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Flexible Flow at ConMed Orthopedics


Constant innovation is the life force behind business success at ConMed Orthopedics in Largo, FL. The company specializes in medical devices for orthopedic, arthroscopic and laparoscopic surgery. ConMed Largo currently manufactures about 4300 different part catalog numbers and introduces many innovative new products per year. Competition is tough, and ConMed must continuously boost efficiency and shorten product development lead times to get its innovations to market as quickly as possible.

In the past, the company organized its shop floor into dedicated production departments based on single machining operations—milling, turning, grinding etc. But such part processing was slow in terms of response time and involved a lot of WIP, as well as significant amounts of required inventory. So to improve operational efficiencies and boost production responsiveness, ConMed—as part of its lean manufacturing initiative—added new advanced machine tool technology and transitioned to extremely flexible precision machining flow cells.
ConMed Sr. Manufacturing Engineer Mike McCool watches an operation on an Integrex I-200S.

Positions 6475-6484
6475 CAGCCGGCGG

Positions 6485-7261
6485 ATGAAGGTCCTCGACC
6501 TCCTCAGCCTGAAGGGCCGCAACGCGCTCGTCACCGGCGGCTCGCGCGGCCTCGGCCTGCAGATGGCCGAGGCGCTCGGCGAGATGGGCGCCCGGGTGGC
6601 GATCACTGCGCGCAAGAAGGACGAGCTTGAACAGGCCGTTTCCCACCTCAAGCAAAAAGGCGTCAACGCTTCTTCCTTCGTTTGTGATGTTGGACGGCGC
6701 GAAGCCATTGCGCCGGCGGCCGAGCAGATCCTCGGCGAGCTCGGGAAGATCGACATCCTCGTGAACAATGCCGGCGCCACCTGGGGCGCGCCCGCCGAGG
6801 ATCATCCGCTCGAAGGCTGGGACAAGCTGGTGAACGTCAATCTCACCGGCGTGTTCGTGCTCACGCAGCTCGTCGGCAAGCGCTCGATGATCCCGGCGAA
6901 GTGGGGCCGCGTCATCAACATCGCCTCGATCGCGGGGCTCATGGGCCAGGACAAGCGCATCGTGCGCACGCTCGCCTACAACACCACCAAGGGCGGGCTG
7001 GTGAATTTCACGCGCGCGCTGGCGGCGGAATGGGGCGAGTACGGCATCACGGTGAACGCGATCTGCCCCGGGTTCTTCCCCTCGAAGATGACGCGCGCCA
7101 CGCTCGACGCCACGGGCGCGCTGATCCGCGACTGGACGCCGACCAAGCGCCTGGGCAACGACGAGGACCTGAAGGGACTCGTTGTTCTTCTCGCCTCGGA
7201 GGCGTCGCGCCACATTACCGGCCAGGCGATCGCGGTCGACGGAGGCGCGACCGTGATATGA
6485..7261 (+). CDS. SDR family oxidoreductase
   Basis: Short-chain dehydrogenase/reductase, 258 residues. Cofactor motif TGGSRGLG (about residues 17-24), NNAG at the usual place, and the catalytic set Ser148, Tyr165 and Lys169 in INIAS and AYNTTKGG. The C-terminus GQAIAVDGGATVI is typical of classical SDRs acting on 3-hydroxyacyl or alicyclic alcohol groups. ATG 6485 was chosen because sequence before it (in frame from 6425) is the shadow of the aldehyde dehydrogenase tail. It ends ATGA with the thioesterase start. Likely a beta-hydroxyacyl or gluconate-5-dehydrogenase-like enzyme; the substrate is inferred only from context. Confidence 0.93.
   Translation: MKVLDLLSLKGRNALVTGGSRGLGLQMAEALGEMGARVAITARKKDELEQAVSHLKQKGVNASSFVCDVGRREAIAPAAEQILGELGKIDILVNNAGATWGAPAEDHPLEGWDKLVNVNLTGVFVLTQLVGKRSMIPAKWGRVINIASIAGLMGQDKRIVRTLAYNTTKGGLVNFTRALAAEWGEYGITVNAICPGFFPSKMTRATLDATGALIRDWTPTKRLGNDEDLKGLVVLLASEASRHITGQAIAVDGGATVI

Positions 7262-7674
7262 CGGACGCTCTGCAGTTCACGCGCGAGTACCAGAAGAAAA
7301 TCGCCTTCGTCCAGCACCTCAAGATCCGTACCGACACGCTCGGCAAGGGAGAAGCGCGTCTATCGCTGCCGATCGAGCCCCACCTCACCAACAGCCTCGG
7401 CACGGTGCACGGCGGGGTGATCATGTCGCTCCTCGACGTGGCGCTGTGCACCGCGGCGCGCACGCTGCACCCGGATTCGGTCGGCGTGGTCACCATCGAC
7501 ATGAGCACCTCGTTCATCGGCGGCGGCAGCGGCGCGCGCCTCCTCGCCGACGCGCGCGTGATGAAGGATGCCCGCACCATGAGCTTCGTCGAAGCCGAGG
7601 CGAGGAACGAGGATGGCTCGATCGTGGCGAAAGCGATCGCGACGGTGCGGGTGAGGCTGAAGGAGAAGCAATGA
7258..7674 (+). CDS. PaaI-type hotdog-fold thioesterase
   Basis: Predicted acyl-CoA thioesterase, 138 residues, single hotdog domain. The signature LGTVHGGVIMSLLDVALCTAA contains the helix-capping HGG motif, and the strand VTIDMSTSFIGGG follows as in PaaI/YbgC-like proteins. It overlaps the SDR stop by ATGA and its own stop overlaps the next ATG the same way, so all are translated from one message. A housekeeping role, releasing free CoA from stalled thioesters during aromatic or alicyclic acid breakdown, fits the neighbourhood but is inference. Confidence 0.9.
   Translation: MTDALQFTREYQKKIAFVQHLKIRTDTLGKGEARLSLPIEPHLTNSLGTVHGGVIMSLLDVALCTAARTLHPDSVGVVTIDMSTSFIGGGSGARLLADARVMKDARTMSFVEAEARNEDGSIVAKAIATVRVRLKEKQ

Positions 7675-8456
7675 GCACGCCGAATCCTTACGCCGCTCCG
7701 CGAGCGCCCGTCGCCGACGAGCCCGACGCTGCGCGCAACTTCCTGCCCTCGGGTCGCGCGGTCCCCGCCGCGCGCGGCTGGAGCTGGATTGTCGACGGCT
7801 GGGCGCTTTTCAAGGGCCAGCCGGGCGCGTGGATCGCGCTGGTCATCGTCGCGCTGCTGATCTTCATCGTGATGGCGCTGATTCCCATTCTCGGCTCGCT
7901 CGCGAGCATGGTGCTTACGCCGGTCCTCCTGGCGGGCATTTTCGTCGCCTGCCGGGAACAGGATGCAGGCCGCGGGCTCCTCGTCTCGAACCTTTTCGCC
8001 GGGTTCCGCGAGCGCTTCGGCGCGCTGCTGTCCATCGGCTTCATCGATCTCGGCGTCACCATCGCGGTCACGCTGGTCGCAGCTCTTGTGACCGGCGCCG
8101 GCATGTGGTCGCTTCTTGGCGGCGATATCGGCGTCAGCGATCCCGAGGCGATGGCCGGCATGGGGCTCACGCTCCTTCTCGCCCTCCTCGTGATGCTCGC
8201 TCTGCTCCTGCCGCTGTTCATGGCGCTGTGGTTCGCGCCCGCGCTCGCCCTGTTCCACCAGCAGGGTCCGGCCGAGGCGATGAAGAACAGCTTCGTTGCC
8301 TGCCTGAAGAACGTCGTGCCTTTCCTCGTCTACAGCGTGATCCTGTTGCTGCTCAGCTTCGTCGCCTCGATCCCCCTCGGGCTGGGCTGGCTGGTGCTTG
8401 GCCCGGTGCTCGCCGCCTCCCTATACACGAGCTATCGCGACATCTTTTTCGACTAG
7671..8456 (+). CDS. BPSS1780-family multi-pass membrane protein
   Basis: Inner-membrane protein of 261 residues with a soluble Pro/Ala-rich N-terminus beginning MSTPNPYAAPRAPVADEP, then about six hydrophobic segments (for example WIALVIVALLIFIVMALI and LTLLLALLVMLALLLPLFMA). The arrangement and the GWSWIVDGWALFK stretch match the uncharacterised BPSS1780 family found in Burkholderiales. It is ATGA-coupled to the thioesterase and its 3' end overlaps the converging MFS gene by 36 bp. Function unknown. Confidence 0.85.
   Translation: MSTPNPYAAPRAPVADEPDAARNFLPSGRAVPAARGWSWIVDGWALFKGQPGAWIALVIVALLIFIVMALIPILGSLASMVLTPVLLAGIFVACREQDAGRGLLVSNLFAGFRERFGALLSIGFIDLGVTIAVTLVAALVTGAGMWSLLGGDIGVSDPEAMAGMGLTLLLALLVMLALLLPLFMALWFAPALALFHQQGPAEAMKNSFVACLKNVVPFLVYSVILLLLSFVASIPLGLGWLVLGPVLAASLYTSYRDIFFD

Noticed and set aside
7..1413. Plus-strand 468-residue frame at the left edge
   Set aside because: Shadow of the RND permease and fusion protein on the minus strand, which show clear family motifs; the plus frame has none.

ConMed precision machining has 30 flow cells, each of which it describes as one-person autonomous machine shops. Components enter the cells as raw material and exit as completely finished parts ready for their particular surgical device assembly. Not only do the cells perform all machining operations, but also secondary processes such as deburring, cleaning, and honing and any others that are required.

Many of ConMed’s precision machining flow cells hinge on multitasking machines from Mazak, including the shop’s two newest cells. One of which has been designated as a “developmental machining cell.”

Developmental Cells

Surgeons depend on ConMed to keep them on the cutting edge with new, innovative instruments and systems that increase procedure speed and efficacy. All these demands, in turn, dial up the pressure on ConMed not only from an innovation standpoint but also a developmental lead time one. This is where the developmental machining cells come into play.

Once ConMed models a new product in CAD and proves out feasibility, that product segues to the design phase and into a developmental cell. These cells determine manufacturability and ensure a smooth transition of a new product and its components into full production. ConMed runs parts in developmental cells until the product matures, after which the product’s components will move to production flow cells to step up throughput and meet the growing market demand.

“Developmental machining cells get us to market with new products as quickly as possible, while flow cells provide speed and efficiency once those products are in full production,” said Rob Kalo, factory manager and chief engineer at ConMed. “During product development, we generate a lot of iterations to achieve optimum designs, and using our dedicated development cell we provide flexibility and speed. Speed is critical, and the Mazak Integrex i-100S developmental cell provides that by allowing us to process very complex components on one machine and in single setups.”